Most social primates live in cohesive groups, so travel paths inevitably reflect compromise: decision processes of individuals are obscured. The fission–fusion social organisation of the chimpanzee, however, allows an individual's movements to be investigated independently. We followed 15 chimpanzees (eight male and seven female) through the relatively flat forest of Budongo, Uganda, plotting the path of each individual over periods of 1–3 days. Chimpanzee movement was parsed into phases ending with halts of more than 20 min, during which individuals fed, rested or engaged in social activities. Males, lactating or pregnant females and sexually receptive females all travelled similar average distances between halts, at similar speeds and along similarly direct beeline paths. Compared to lactating or pregnant females, males did travel for a significantly longer time each day and halted more often, but the most striking sex differences appeared in the organisation of movement phases into a day's path. After a halt, males tended to continue in the same direction as before. Lactating or pregnant females showed no such strategy and often retraced the preceding phase, returning to previously visited food patches. We suggest that female chimpanzee movements approximate an optimal solution to feeding requirements, whereas the paths of males allow integration of foraging with territorial defence. The ‘continually moving forwards’ strategy of males enables them to monitor their territory boundaries—border checking—whilst foraging, generally avoiding the explicit boundary patrols observed at other chimpanzee study sites.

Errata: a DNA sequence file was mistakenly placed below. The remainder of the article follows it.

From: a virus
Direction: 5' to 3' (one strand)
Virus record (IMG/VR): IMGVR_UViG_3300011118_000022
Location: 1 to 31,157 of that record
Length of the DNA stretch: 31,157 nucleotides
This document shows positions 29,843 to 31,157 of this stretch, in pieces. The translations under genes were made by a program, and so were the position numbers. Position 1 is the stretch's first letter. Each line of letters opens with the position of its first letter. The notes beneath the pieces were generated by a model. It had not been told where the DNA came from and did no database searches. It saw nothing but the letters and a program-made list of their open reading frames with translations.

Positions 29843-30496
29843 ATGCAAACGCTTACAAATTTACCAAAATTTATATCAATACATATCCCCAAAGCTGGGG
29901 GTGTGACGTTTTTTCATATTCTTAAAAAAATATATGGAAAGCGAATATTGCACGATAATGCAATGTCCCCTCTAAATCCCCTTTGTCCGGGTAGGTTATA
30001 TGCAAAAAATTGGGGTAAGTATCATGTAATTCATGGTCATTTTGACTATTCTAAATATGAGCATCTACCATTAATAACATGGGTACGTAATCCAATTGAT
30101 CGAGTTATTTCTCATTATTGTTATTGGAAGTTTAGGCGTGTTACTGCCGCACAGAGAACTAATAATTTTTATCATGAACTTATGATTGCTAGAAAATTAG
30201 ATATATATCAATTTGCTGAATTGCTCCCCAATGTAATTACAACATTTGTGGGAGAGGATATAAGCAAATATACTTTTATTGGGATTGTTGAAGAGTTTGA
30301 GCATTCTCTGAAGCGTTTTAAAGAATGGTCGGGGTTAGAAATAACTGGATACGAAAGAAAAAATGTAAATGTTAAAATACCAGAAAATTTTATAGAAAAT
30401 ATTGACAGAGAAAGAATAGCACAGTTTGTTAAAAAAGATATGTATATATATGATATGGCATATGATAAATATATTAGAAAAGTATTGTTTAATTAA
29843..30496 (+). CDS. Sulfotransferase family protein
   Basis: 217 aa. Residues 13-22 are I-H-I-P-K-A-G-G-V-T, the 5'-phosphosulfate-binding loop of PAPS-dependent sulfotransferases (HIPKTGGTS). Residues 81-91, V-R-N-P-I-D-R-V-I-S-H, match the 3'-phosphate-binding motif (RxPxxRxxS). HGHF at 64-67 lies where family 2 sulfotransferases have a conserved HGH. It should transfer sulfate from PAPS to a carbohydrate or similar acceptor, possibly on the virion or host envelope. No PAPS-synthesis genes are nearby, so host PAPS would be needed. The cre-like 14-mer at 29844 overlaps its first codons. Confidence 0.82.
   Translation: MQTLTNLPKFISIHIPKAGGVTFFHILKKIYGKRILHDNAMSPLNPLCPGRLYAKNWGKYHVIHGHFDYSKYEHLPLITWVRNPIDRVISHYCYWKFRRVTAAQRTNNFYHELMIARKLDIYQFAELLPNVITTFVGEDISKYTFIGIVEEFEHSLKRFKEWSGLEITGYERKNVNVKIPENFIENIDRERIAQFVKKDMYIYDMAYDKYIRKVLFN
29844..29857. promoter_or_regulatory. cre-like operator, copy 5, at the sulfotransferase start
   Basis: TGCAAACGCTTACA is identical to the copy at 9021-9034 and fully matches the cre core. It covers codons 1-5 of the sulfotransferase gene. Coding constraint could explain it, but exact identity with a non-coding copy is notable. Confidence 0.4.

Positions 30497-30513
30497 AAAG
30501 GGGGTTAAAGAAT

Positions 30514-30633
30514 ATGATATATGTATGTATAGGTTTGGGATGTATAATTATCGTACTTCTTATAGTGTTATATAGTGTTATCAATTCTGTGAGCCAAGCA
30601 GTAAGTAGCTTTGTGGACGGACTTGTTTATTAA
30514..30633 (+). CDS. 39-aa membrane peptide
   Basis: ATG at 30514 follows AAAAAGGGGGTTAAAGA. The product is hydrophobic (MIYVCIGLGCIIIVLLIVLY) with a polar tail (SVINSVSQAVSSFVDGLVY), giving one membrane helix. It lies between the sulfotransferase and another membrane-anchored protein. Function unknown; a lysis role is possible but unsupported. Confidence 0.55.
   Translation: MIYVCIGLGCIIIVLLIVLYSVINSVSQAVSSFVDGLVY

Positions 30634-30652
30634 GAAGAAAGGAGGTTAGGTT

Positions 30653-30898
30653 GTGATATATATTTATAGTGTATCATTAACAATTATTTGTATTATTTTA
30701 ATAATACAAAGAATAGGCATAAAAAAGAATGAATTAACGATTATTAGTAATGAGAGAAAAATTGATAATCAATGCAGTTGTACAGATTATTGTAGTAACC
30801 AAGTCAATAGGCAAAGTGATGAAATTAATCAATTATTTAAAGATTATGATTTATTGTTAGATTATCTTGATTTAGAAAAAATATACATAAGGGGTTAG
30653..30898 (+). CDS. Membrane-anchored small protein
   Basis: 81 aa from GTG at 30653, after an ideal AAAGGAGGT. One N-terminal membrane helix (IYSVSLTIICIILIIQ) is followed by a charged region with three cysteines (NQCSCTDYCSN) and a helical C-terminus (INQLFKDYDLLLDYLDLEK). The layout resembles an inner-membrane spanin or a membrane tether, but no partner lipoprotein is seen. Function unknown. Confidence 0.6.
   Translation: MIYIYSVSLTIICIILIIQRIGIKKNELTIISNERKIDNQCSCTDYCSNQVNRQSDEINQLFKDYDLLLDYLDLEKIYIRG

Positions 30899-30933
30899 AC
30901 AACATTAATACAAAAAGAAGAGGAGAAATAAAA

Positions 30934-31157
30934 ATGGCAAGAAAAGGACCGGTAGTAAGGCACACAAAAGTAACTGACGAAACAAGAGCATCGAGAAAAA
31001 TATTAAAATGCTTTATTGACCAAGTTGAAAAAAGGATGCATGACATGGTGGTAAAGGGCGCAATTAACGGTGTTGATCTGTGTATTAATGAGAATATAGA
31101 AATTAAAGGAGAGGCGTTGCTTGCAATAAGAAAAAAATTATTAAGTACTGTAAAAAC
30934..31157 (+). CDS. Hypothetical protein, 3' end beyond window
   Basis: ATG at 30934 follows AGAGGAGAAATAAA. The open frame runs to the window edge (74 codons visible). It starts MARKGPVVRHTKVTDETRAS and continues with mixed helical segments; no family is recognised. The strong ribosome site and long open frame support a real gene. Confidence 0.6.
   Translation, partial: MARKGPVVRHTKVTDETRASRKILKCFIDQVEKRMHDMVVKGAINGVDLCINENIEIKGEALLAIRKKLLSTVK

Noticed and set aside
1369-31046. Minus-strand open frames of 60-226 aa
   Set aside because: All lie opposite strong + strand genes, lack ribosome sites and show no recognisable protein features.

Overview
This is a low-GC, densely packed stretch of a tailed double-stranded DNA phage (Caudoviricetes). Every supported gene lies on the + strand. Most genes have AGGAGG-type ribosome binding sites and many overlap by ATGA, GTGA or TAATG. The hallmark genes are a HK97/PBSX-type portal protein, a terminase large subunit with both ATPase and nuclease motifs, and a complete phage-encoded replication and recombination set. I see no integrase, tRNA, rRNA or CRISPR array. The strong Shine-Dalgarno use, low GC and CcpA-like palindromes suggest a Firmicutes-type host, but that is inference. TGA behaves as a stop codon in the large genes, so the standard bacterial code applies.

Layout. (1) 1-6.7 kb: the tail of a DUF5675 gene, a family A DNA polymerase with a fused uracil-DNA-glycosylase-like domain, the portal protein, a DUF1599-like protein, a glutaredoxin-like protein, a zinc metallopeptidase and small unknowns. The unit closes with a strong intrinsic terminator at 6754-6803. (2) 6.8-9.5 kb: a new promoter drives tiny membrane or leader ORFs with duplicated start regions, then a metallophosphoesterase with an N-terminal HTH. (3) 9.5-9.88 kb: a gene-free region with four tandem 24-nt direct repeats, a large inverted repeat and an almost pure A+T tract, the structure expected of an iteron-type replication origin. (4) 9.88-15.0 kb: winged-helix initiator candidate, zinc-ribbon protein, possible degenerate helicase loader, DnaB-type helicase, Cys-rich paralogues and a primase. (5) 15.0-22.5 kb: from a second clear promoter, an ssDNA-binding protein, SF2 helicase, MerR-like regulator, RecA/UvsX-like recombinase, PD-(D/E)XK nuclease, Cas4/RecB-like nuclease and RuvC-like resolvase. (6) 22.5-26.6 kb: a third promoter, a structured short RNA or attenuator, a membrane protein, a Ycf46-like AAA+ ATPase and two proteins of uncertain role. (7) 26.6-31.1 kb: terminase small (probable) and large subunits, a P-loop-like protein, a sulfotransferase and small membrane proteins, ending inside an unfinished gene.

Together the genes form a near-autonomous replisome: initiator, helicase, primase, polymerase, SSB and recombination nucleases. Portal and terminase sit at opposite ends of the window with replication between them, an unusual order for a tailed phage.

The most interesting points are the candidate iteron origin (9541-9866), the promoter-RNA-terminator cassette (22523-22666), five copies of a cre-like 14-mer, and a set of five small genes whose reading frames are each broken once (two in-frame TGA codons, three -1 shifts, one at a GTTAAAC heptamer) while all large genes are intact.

Chimpanzees (Pan troglodytes)Range useSex differencesFission–fusionIndividual movement patternsBorder checking